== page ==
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Biochemistry: Enzyme Index

Enzymes
Enzyme Mechanisms
Factors Affecting Enzymes: Substrate concentration
Factors Affecting Enzymes: pH
Factors Affecting Enzymes: Temperature
Inhibitors
Enzymes and Biotechnology
Catalase
Haemoglobin
The Steroids

Topic Chapters Index

 

The switch: Allosteric inhibition

Allosteric means other site

allosteric inhibition

In the phosphofructokinase example

  • Phosphofructokinase has a site for fructose-6-phosphate molecules to bind with another phosphate group

  • It has another site for ATP molecules, the inhibitor

  • When the cell consumes a lot of ATP the level of ATP in the cell falls

  • No ATP binds to the allosteric site of phosphofructokinase

  • The enzyme's conformation (shape) changes and the active site accepts substrate molecules

  • The respiration pathway accelerates and ATP (the final product) builds up in the cell

  • As the ATP increases, more and more ATP fits into the allosteric site of the phosphofructokinase molecules

  • The enzyme's conformation changes again and stops accepting substrate molecules in the active site.

  • Respiration slows down

 

 

BIOCHEMISTRY

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Enzymes and Homeostasis

End point inhibition

Cell processes (e.g. respiration or photosynthesis) consist of series of pathways controlled by enzymes

Enzyme pathways

enzyme pathways

  • Each step is controlled by a different enzyme (eA, eB, eC etc)

  • This is possible because of enzyme specificity

enzyme inhibition

  • The first step (controlled by eA) is often controlled by the end product (F)

  • Therefore negative feedback is possible

  • The end products are controlling their own rate of production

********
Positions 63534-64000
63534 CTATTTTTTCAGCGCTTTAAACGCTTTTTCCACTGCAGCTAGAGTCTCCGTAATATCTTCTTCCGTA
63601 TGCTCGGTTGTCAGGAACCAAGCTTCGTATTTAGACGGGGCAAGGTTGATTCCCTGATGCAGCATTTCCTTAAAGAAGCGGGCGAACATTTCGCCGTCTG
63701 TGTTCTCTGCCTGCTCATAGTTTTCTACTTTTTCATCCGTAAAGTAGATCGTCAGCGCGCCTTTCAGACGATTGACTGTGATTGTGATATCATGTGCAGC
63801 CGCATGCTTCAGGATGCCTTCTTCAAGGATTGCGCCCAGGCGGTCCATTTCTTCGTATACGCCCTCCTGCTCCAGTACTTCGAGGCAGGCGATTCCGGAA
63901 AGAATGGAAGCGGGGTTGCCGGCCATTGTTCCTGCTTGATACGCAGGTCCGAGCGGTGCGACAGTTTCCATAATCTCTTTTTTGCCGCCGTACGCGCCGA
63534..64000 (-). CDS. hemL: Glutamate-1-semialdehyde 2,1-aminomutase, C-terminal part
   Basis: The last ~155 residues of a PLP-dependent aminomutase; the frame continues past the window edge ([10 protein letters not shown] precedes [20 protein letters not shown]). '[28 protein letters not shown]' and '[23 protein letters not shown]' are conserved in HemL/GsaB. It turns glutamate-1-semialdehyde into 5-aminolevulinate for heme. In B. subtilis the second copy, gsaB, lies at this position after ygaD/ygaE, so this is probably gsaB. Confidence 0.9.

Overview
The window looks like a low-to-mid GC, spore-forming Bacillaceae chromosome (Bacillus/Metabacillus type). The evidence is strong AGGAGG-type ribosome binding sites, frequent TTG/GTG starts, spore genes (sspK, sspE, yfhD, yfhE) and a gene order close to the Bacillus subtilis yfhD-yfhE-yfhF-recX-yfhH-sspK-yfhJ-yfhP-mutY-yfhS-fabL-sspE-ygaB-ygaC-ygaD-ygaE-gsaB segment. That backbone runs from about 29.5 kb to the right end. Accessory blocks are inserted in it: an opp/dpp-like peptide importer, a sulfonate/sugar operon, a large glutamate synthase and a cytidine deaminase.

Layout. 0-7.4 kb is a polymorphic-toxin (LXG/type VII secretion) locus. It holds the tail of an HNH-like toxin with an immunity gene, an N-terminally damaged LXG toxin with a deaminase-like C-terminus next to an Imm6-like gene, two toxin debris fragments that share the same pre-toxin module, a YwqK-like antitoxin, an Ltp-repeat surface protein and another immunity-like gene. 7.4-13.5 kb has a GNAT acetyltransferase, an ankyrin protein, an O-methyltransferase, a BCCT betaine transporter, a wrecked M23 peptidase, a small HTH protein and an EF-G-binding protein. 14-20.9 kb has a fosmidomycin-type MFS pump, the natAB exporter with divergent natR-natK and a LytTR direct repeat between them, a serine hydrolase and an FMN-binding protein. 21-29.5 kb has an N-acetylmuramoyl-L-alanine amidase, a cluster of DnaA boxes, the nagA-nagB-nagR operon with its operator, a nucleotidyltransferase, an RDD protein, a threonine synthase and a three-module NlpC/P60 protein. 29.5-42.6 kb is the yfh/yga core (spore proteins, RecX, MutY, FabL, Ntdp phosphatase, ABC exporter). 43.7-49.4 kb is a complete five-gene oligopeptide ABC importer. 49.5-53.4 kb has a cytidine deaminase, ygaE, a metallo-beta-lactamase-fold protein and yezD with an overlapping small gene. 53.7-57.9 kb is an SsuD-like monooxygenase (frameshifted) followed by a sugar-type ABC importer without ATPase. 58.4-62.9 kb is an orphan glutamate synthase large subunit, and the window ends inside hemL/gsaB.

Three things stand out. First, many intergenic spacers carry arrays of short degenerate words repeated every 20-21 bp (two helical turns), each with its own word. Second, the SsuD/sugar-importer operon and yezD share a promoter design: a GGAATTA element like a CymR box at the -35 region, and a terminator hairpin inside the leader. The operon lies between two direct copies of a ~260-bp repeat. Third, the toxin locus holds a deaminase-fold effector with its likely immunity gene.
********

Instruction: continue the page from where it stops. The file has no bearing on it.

• There is no build up of intermediates (B, C, D and E)

Example: Phosphofructokinase and ATP

Substrate: Fructose-6-phosphate

Reaction

equation

This reaction lies near the beginning of the respiration pathway in cells.

The end product of respiration is ATP.

Though ATP is one of the substrates for this reaction, if there is a lot of ATP in the cell this enzyme is inhibited.

Respiration slows down and less ATP is produced.

As ATP is used up the inhibition stops and the reaction speeds up again.

 

The switch: Allosteric inhibition

  • These enzymes have two receptor sites

  • One site fits the substrate like other enzymes

  • The other site fits an inhibitor molecule

  • This other site switches the enzyme on and off

  • When the inhibitor is present it fits into its site and there is a conformational change in the enzyme molecule

  • The enzyme's molecular shape changes

  • The active site of the substrate changes

  • The substrate cannot bind with the substrate

  • The reaction slows down

  • This is not competitive inhibition but it is reversible

  • When the inhibitor concentration diminishes the enzyme's conformation changes back to its active form.

This is usually the way reaction pathways are controlled

 

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